8. 8. 0 10,000 20,000 30,000 40,000 50,000 60,000 Residential Building Permits: 1980 - 2013 Building Permits Still Low Compared To Historical Average While ARC looks at several sources of data in developing our annual population estimates, examining building permit activity is a primary input. The lagging building permit activity of the last few years helps explain why population growth has been so sluggish. But, in 2013, there were 18,400 new building permits in the 10-county region, which was 5,500 higher than the number permitted in 2012. As building permit activity ticks back up, so does population growth. Source: State of the Cities Data System 8
  9. 9. 0 10,000 20,000 30,000 40,000 50,000 60,000 Residential Building Permits: 1980-2013 Building Permits Still Low Compared To Historical Average 30-Year Average But, despite the increase last year, building permit activity is still at near-record lows. Between 1980 and 2012, the 10-county Atlanta region averaged 35,000 residential permits each year. In 2013, that number was 18,400, almost half of the 30-year average. So while last year’s population growth of 52,700 new residents was the highest annual increase since the Great Recession, that growth is less than half of what the region experienced in the late 1990s and early 2000s. Source: State of the Cities Data System 9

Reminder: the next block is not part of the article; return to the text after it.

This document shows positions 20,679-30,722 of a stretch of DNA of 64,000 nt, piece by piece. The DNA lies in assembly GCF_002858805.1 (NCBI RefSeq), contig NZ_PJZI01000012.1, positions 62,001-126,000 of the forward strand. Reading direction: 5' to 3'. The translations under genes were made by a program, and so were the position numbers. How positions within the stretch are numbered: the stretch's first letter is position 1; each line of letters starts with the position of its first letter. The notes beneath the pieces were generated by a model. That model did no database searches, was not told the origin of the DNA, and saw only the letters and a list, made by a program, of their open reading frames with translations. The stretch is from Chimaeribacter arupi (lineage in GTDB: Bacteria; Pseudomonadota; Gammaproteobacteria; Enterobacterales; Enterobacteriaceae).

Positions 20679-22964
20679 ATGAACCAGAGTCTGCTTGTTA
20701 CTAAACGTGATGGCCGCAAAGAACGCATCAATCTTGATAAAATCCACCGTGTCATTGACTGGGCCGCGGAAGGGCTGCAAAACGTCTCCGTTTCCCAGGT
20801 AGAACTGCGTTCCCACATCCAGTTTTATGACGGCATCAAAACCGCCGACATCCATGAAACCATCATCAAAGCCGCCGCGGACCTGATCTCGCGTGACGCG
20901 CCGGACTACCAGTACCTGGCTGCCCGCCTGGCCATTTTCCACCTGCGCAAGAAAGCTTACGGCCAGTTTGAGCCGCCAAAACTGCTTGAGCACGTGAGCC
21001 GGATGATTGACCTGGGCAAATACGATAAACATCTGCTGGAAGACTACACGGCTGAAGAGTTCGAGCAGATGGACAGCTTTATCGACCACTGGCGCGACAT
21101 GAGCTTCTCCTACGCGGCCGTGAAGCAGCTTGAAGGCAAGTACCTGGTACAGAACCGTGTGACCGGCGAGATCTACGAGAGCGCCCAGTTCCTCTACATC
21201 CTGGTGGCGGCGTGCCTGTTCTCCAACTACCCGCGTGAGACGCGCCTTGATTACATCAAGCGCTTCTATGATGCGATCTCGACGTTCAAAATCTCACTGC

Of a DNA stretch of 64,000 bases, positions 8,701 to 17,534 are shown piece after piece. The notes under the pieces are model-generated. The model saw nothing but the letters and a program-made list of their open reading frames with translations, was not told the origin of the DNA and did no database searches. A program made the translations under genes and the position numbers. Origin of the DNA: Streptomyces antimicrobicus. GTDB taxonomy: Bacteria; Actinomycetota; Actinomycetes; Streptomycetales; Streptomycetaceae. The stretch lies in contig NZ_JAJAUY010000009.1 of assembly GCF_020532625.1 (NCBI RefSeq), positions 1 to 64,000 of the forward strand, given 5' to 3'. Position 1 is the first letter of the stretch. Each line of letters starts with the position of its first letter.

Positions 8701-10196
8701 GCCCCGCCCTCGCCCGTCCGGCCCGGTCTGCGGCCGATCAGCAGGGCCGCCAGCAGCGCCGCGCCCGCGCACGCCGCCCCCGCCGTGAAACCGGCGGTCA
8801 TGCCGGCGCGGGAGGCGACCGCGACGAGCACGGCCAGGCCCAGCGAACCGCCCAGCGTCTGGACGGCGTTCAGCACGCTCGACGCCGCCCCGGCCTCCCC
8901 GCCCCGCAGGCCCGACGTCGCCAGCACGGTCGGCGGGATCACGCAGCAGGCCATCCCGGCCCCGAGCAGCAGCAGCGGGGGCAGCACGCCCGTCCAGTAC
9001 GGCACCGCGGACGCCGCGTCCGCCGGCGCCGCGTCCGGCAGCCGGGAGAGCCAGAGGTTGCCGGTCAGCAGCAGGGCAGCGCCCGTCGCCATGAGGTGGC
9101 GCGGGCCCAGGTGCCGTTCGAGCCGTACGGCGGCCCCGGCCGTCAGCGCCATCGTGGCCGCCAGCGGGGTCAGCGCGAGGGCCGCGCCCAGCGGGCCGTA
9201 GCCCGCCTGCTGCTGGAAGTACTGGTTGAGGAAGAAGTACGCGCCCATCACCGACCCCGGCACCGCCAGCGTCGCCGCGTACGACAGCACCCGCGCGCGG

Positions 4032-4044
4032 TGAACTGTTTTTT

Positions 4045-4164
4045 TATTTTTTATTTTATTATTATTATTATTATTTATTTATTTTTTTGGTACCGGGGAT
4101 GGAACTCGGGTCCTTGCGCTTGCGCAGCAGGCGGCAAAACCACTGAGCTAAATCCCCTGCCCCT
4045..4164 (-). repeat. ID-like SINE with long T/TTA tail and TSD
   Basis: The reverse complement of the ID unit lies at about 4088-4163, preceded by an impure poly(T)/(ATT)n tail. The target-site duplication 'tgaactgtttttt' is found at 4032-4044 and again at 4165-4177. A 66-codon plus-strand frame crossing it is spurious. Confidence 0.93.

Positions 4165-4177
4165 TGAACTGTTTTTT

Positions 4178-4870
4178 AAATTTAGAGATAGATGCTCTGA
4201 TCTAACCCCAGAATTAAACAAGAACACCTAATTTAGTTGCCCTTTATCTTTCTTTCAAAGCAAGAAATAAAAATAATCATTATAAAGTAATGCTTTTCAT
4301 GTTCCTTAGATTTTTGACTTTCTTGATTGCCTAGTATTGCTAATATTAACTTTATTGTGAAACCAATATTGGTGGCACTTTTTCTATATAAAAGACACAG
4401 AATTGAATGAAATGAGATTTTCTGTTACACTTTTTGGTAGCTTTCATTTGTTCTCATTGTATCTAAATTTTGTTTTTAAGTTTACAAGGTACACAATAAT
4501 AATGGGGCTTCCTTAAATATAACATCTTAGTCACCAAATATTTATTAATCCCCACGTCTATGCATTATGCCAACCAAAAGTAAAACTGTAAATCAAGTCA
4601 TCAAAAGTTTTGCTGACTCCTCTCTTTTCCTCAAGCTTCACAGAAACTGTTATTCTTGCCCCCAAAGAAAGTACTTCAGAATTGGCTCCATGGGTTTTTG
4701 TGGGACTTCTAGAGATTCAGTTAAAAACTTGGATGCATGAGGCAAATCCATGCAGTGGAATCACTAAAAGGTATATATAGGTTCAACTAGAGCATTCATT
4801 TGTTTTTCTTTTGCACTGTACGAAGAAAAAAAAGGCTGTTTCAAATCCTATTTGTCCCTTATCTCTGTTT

10. 10. 0 1,000 2,000 3,000 4,000 5,000 6,000 7,000 8,000 9,000 City of Atlanta Cherokee County Clayton County Cobb County DeKalb County Douglas County Fayette County Fulton County Gwinnett County Henry County Rockdale County Multi-Family Single-Family Building Permits by Jurisdiction, 2013 Source: State of the Cities Data System In addition to looking at overall residential permit activity, we also look at the type of unit permitted. Multi-family units have smaller household sizes and higher vacancy rates than do single-family homes. So, in Fulton County (which includes the City of Atlanta totals), for example, the vast majority of new units permitted were multi-family. In contrast, the vast majority of new units permitted in Gwinnett were single- family. Thus, even though Fulton permitted more than twice the number of units last year than did Gwinnett, (8,300 to 3,300), Fulton gained only 800 more new residents than did Gwinnett because of the large differences in household sizes between single-family and multi-family units. 10